After the catastrophic financial crisis erupted in 2008, the global landscape emerges unthinkable changes. The affluent industrialized countries devastated by the financial turmoil are stretching their scrambling-for-cash hands out towards the once poor emerging economies, primarily China, for rescue. The life-saving financial assets in the Oriental hands must shift quickly to the West, though resulting in the continual transfer of production and consumption to the East. In the eyes of the West, the Dragon, i.e. China, is both the reasons for the crisis and also one of the solutions.
The path has been defined: China will finance the Western world in exchange of assets. But, in practical terms, what is possible and profitable to do? To buy the sovereign debt of Europe may be a dream for EU member states, like a mirage in the desert. However, why should China buy something so risky, as showed in a depreciating currency and a framework of division amongst the European governments? Why not to use the reserves to reduce the burden of still a harsh welfare state rather than helping the over-consumption of other countries? In addition, buying debt of other countries might cause political tensions in domestic market: the last thing China needs.
Well, there’s another possible solution that might wipe out those doubts: China can choose to invest in such real assets as infrastructural networks. At first sight, this option seems reasonable: Europe needs to modernize its system, but has few resources. China may invest and jointly run the business. This is a great opportunity for China to heighten its global prestige. For the first time, the nation will be not only a contractor but also an investor, not only a source of labour force, but of capital. The solution both appears feasible and mutually beneficial: the investment from cash-flush China will reduce the unemployments in Europe, generating future but guaranteed profits.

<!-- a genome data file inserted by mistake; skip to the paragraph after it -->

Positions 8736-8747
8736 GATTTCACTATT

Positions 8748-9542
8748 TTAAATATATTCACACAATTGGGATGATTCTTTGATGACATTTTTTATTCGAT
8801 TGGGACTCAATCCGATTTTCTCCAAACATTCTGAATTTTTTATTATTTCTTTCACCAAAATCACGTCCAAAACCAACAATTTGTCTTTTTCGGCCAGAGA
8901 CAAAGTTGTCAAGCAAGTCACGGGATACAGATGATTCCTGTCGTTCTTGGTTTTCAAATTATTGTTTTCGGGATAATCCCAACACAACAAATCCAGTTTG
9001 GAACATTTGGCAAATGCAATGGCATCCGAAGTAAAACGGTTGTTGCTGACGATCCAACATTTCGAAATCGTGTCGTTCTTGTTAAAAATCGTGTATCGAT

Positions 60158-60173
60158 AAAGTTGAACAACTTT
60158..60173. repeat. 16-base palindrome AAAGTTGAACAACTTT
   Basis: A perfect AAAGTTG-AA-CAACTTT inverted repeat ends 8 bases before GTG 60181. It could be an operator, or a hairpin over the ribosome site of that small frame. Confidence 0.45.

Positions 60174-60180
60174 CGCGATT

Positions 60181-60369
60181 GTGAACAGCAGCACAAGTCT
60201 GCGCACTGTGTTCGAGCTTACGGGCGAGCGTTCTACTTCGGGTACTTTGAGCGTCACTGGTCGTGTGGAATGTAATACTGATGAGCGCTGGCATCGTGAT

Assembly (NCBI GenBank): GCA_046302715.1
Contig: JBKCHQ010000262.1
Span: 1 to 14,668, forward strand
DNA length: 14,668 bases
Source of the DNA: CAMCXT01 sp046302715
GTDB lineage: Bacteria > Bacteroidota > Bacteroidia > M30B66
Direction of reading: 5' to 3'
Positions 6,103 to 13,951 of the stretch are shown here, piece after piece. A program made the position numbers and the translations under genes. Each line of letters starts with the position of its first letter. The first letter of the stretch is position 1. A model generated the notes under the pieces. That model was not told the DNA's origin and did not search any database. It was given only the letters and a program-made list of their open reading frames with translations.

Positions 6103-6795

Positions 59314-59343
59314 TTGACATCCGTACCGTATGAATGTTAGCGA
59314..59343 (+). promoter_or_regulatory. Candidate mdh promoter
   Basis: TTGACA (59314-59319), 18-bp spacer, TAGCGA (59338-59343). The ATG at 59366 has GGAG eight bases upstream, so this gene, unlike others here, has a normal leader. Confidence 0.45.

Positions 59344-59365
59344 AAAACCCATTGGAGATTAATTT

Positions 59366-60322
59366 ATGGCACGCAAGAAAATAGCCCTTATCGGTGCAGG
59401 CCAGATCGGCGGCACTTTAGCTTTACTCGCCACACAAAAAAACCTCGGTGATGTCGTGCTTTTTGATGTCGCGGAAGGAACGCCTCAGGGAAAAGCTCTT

Unfortunately, it failed to stand a a more analytical examination. If investments in infrastructures were automatically profitable, international capital would have flocked to them. Infrastructures such as communication and power grids are lucrative only when they are in operation. But social and legal constraints applied to western companies might prove to be an obstacle sometimes impossible to pass for Chinese investors. Unlike a mere product manufacturing and marketing, infrastructure such as roads, ports, power plant, railways requires social consensus in order to be built, including the approval for environmental impact, purchasing and/or expropriation of land rights, negotiation for pricing services, etc.
Chinese investors are not used to long and strenuous negotiations that produce limited results. China’s expertise proved good in Africa, where the socio-political conditions are very different. In Europe, crowded teams of lawyers are essential; in Africa it is more a matter of bilateral political agreements, a subject China has mastered since the early 50s’ under the unparalleled diplomatic skill of Zhou En Lai. George Osborne, the Chancellor of the Exchequer, amplified the hopes of the British Government, when he warmly welcomes Chinese investments in the infrastructures of his country. He forgot to mention that with really good profits in sight, he would not need Chinese funds, since many other financial providers could be ready. For China, it would prove naïve to venture in difficult and unexplored paths .
Holding the biggest reserves in the world can be a problem and its solution must be wise, prudent and problem-free, just the opposite of what the infrastructure development context of Europe has to offer.